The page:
Saturday, January 28, 2012

Our History with Peru

Peru....The company has a 10 year history with Peru.  I was first asked to go to Peru by the US State Department when the director of the National Ballet of Peru was in search of a contemporary choreographer.  The director, Olga Shimasaki is a gifted Japanese Peruvian dance artist.  The Japanese Peruvians are similar to the plantation Japanese and Koreans of Hawaii in that they immigrated to Peru to be agricultural workers at the turn of the last century.  They have since become very involved in the arts landscape of Peru from dance to the visual and plastic arts.  Peru is a great love of mine because I don't think there is any other country in the world where an Asian immigrant family's child could have become President.  Fujimori was a fascinating individual that represents the cultural openness and fluidity of the Peruvian psyche.

After my first travels to Peru when I set repertory work on the ballet, I returned to create Accoralada or corralled to a live orchestra.  It was my first experience with a full live orchestra, an experience which is almost unheard of anymore in dance in America due to cost limitations of the music union.  I learned so much and even collaborated with a Japanese Peruvian visual artist on the set design.  I was in a constant deja vu state in Lima because it felt so much like Santa Fe, NM where I grew up, also a colony of Spain, that I returned through two consecutive Fulbrights to make works for the San Marcos Ballet where I also taught modern dance.  It is directed by a wonderful ex-pat named Vera Stasny whom after a Fulbright stayed in Lima. My company came down each trip to tour all over Peru.  We have wonderful friends from Arequipa to Cuzco.  I felt so strongly about the incredible artist there that we assisted in sponsoring the first tour of the National Ballet to the Kennedy Center and have hosted many Peruvian dance artists to DC since.  I believe that the best American dance programs are reciprocal.  Friendships should be maintained for years to come and so I am very proud of the company's continued relations with the Peruvian community of dance.  The fundamental component of arts diplomacy is to create lasting friendship through which we can better understand a global perspective.  I can honestly say that I am still inspired by Peru and our repertory work Chino Latino about  Asian Latino immigration relationships is still one of my favorite works.  It demystifies how Asian and Latin cultures have historically worked together and is set to historic music scores from all over Latin and South America that reference Asian communities living in Latin counties.  No wonder my nickname as a child was "Chino"!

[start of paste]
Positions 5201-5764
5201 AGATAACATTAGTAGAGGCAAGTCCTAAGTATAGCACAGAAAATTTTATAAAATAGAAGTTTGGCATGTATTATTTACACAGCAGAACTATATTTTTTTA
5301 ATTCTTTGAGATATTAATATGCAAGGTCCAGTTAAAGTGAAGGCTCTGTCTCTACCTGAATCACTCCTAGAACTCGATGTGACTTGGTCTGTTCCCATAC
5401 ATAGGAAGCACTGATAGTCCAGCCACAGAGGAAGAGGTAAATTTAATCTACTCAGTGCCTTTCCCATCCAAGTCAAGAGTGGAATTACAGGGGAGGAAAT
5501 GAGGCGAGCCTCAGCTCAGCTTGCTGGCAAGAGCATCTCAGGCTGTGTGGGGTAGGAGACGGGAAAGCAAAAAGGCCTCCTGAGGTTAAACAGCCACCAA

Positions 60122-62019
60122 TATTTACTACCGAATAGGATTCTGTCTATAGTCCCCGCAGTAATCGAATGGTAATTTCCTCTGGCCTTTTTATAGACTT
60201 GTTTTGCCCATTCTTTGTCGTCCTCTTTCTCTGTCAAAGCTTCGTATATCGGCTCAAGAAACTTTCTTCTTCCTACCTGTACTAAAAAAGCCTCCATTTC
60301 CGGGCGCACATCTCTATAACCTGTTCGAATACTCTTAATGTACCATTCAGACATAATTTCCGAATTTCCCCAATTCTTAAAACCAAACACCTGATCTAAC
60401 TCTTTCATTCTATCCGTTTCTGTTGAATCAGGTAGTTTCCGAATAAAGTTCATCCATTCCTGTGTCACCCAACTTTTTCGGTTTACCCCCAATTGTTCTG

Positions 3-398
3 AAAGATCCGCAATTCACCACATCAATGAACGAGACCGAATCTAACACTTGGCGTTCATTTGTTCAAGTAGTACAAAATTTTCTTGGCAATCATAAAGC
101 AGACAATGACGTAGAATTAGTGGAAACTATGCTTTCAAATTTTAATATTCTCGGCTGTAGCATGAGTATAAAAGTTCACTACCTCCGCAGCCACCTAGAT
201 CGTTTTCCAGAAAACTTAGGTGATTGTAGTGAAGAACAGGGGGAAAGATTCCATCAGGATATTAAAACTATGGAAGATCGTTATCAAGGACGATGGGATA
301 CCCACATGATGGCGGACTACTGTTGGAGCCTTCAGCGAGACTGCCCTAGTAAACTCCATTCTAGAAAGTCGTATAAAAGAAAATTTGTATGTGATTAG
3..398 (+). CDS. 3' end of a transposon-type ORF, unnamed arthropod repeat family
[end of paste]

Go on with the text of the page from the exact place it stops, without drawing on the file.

-- Dana

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